One of the best-known roles of vitamin D (calciferol) is its function in calcium and phosphorus absorption. These two minerals are essential for bone growth, so it naturally follows that vitamin D is key to skeletal health. However, vitamin D is also necessary for proper hormone function. In this role, it helps regulate immune response,…… Continue reading Vitamin D (Calciferol)
Simply put, collagen is the protein that makes connective tissue. It is a fibrous substance made up of four amino acids: Glycine. Arginine. Proline. Hydroxyproline. Collagen not only gives structure to various parts of the body, but it adds a certain degree of elasticity. Where Collagen is Found in Animals In farm animals, collagen…… Continue reading What is Collagen?
There is a long list of functions that vitamin C is known to aid in, and immune health is not the least of these. Vitamin C is considered the most important water-soluble antioxidant in mammals because of its role in removing free radicals from the body. However, it can also detoxify drugs, histamines, carcinogens, and…… Continue reading Vitamin C (Ascorbic Acid)
Through skilled management of your laying flock, you can cut down on the feed bill.
Choline was not considered a vitamin until more recently because it is not typically essential in the diet (most animals can synthesize it for themselves). In recent years, however, choline deficiencies have appeared in swine, thus leading researchers to conclude that this nutrient is a little more critical than they thought. The main role of…… Continue reading Choline
Vitamin B12 (cobalamin) is an important nutrient for animal health because of its role in metabolizing nucleic acids (e.g., DNA) and forming proteins from amino acids. It also helps the body process fats and carbohydrates, and is used by the liver to make glucose. Cobalamin interacts with folic acid in several interesting ways: Vitamin B12…… Continue reading Vitamin B12 (Cobalamin)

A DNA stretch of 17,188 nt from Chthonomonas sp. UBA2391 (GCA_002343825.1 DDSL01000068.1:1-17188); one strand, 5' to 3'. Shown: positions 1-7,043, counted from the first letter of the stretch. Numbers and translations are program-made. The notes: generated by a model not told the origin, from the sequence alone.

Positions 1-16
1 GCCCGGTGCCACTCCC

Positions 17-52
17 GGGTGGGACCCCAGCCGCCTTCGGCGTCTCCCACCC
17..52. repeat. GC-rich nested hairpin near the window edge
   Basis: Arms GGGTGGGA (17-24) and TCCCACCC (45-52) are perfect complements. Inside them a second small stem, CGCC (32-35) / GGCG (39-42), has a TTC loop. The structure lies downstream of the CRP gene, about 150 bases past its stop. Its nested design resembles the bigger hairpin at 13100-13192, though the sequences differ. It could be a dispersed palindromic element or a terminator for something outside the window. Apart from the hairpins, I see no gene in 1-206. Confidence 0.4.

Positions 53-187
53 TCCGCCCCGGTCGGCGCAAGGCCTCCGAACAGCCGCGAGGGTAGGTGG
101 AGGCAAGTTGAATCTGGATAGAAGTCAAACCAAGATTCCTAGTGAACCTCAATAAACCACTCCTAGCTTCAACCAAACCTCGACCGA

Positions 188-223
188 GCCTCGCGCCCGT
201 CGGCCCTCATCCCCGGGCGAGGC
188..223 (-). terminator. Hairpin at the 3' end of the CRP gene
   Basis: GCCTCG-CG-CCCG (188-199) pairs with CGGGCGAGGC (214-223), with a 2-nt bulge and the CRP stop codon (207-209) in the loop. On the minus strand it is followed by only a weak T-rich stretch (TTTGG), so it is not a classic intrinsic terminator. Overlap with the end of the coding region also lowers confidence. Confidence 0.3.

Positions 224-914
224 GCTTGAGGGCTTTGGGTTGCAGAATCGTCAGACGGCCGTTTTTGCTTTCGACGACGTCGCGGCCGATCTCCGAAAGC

Like the other B vitamins, vitamin B9 (folic acid) is an important nutrient for the metabolism.
Vitamin B7, also known as biotin or vitamin H, is commonly associated with healthy skin and hair. It certainly is useful in this role, since it works with vitamin B6 to produce keratin, the protein which makes up hair, feathers, hooves, and horns. However, vitamin B7 has many other vital roles, as well. Like the…… Continue reading Vitamin B7 (Biotin)
Vitamin B6 (pyridoxine) is important to the body because of its role in producing energy. It helps metabolize carbohydrates and fatty acids, but is especially critical in turning proteins into useful substances. It has been estimated that over 60 enzyme reactions depend on vitamin B6. Another key role of pyridoxine is boosting the immune system. …… Continue reading Vitamin B6 (Pyridoxine)
Vitamin B5 (pantothenic acid) is critical for animal health because it is involved in a vast number of chemical reactions within the body. Besides turning fats, proteins, and carbohydrates into energy, vitamin B5 interacts with other vitamins to perform necessary functions. For example, it works with vitamin C to maintain the health of the adrenal…… Continue reading Vitamin B5 (Pantothenic Acid)